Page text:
Despite their thirty-five-year existence, you'd be excused for having been a complete stranger to art-rock Bristolians, The Blue Aeroplanes. Over the decades, they've garnered a devoted fan base, a secret society that gawps incredulously if you claim you've managed to detect the band's existence too. They are the elusive Higgs boson particle of the indie world. This, their twelfth album, comes out on January 6th; if you're not a die-hard, attending the annual sell-out Yuletide shindig at Bristol's Fleece (the independent venue that they own and run), you can get to know them better on their national tour in January. You may also get to meet the band's dancer Wojtek, the Polish Bez.
'Welcome, Stranger!' may sound inclusive as a title, but the lyrical absurdity and abstraction may disorient an unwitting drifter into the Aeroplanes' airspace, with songs about Elvis impersonation, map reading or dead trees blatantly yanking commercialism's chain. Its fundamental whimsy, however, proves an endearing strength, its underlying positivity also keeping it refreshing. Front man Gerard Langley's speak-singing will always divide opinion, but let's not pretend that approach ever marred Laurie Anderson or Lou Reed's critical reception.
'Elvis Festival' starts with solo drums, then power chords interspersed with thumping cowbell donks. It celebrates eccentricity, inclusivity and acceptance ("You sing, badly,/ But you are Elvis./ They'll exempt you, gladly,/ For you are Elvis."). The recurring guitar riff from 'Here is the Heart of All Wild Things' (which champions bravery in the face of the unknown or unpredictable) could so easily be off Radiohead's 'A Moon-shaped Pool'. The song ends with a barrage of distorted 1991 Wedding Present 'Seamonsters' guitars. 'Nothing Will Ever Happen In The Future' reminds you to seize the day and "Put your own house in order,/ Or someone else will do it for you," with a Neil Young guitar line and a refrain that nostalgically invokes the BBC theme for 'The Hitchhiker's Guide to the Galaxy'. Conversely, 'Sweet Like Chocolate' is a tad syrupy once its AC/DC intro has elapsed, and 'Skin' and 'Poetland' feel rather like ballast.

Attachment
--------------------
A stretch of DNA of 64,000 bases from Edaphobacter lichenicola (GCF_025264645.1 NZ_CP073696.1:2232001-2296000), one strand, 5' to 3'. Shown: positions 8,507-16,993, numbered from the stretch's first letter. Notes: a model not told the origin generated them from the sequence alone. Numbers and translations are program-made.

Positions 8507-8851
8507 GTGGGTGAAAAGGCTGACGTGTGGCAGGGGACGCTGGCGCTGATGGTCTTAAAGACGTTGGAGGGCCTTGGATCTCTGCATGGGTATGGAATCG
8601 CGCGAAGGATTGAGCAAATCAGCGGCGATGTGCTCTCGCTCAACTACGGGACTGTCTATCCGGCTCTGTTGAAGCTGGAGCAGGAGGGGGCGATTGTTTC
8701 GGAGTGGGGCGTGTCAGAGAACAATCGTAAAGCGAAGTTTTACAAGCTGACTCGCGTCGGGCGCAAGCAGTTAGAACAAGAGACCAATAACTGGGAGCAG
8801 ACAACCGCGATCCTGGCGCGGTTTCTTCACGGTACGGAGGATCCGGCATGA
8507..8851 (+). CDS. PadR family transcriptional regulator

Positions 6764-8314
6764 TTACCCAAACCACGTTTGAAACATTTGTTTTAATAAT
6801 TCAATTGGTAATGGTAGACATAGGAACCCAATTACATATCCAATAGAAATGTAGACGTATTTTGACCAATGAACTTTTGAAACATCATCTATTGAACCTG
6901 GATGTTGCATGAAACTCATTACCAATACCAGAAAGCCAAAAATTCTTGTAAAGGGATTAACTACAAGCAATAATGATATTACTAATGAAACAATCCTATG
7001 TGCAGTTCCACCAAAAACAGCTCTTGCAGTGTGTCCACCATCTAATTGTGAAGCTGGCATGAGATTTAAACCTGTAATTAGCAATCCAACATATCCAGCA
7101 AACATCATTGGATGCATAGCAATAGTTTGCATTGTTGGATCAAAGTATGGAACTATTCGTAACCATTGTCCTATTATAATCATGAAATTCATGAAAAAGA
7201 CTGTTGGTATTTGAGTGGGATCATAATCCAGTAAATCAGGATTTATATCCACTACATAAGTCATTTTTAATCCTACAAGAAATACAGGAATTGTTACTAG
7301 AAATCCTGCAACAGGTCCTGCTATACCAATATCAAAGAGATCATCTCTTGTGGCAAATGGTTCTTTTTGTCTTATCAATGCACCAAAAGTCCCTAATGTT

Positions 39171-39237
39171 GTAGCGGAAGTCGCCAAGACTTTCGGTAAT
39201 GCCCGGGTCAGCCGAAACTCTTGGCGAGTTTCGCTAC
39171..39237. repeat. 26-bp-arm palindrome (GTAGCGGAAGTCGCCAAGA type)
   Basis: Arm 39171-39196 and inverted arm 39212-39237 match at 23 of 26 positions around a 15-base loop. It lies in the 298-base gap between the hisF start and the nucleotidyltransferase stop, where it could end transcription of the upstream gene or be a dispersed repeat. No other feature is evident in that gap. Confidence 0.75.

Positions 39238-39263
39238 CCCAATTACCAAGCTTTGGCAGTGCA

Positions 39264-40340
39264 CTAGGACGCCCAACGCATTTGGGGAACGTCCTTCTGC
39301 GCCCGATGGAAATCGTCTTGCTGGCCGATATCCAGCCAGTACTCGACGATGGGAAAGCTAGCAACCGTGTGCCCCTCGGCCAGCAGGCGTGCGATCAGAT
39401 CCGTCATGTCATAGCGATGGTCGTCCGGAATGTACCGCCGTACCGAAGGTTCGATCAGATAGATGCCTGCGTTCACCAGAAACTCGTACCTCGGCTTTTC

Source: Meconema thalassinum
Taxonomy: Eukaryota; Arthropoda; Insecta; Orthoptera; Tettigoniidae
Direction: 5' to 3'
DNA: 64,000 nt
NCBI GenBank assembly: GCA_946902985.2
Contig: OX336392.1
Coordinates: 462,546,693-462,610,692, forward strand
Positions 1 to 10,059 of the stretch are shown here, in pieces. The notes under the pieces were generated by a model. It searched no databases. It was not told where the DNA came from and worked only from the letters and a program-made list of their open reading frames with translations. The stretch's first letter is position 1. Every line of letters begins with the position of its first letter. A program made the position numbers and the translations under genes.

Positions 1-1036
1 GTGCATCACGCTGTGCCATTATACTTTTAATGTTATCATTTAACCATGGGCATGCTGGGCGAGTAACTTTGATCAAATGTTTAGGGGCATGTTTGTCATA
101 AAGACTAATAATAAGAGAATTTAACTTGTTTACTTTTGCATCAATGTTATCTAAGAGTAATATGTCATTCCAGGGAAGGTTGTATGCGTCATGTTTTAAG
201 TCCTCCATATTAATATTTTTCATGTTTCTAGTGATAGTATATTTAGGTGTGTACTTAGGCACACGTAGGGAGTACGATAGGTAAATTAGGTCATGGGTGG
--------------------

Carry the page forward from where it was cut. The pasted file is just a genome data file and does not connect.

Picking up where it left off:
Langley sums up their output as, "always a bit of a party, with some intellectual sh*t thrown in." As 'art-rock', this album throws more focus on the textured rock sound that having three guitarists brings, and less on the arty allusions you can find in previous works (setting Plath's "The Applicant" to music on 'Swagger'). There's a fresh, live sound to what they have recorded, frequently sounding like REM on 'Mirror' or 'Document'. No wonder Michael Stipe is their #1 superfan.
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